Top Trends in Big Data

Top Trends in Big Data

By Energy CIO Insights | Friday, November 30, 2018

It has been predicted by International Data Corporation (IDC) that the revenue of Big Data worldwide will surpass $200 billion by 2020. It has the potential to offer remarkable insights or completely overwhelm the users. In the end, the choice lies with the user. It is based on the decisions that are made before even one bit of big data is collected. The biggest problem is that big data is a technology solution which is used by technology professionals but the best practices are related to business processes. To combat this, the top big data practices are:

• Defining the big data business goals- Big data goals can be defined by gathering, analyzing, and understanding the requirements. More often than not, IT gets distracted by the Hadoop cluster. The most important step to take before even leveraging big data is to understand the business requirements and goals. The users have to make it clear about their desired outcome and results; otherwise, there will be no target to aim.
•​ Asses and strategize with partners- A big data project must include data owner, possibly an outsider which can either be a vendor providing Big data or a consultancy that will bring an outside set of eyes into the organization to evaluate the current situation.
•​ Determining what is worth having and needing in big data- A large number of data does not mean good data. The right kind of data might be mixed somewhere and the user might fail to find it. The more haphazardly data is collected, the more disorganized and in the varied format it is. It is important to determine what is missing before a project is kick-started. It is not always possible to know the data fields in advance; hence the user needs to make sure to be flexible as the project advances.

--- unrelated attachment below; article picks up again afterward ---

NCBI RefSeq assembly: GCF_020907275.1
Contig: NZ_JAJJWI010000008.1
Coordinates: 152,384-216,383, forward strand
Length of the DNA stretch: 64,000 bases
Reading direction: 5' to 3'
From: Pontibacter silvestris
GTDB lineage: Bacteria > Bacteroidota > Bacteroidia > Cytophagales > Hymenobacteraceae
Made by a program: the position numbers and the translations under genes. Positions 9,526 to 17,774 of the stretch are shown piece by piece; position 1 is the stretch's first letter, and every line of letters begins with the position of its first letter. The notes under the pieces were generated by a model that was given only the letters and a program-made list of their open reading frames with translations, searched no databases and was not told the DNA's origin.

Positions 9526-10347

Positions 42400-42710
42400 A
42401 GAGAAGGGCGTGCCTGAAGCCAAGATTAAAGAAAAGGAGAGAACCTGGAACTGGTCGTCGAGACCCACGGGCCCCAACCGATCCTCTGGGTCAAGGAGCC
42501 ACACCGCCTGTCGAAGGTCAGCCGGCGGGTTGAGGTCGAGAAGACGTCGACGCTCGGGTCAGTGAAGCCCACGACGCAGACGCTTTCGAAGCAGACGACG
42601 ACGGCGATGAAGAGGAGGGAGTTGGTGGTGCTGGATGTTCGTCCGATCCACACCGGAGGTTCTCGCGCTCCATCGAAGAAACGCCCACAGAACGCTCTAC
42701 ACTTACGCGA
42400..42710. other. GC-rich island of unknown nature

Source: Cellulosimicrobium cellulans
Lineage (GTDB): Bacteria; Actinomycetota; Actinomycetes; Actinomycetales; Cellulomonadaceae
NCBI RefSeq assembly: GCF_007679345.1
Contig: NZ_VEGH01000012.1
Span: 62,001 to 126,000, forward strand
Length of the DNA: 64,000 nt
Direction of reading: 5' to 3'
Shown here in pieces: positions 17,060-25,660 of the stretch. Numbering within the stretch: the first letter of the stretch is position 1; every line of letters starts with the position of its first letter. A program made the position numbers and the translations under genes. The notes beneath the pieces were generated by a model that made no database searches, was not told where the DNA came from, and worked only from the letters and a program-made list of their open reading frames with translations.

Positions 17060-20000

•​ Continuous communication and assessment- Effective collaboration requires on-going communication between stakeholders and IT. Necessary changes must be communicated with IT if project goals change midway.
• Leveraging big data by starting slow and gaining fast- The first big data project should be started with a proof of concept or a pilot project that is relatively small and easy to manage. There is a learning curve associated with this and also, big data solutions should not be forced upon if the problem does not need it.
•​ Evaluation of big data technology requirements- The fact that how much the big data is understructure is itself overwhelming. According to the reports, it is as high as 90 percent.
•​ Aligning with big data cloud- Big data means that a lot of data needs to be processed and the user needs to be careful with using cloud since it is metered. The public cloud can be provisioned and scaled up instantly. Using data subsets and the many tools offered by the cloud providers with the likes of Amazon and Microsoft, a user can set up a development and test environment within hours and use it as a testing platform.

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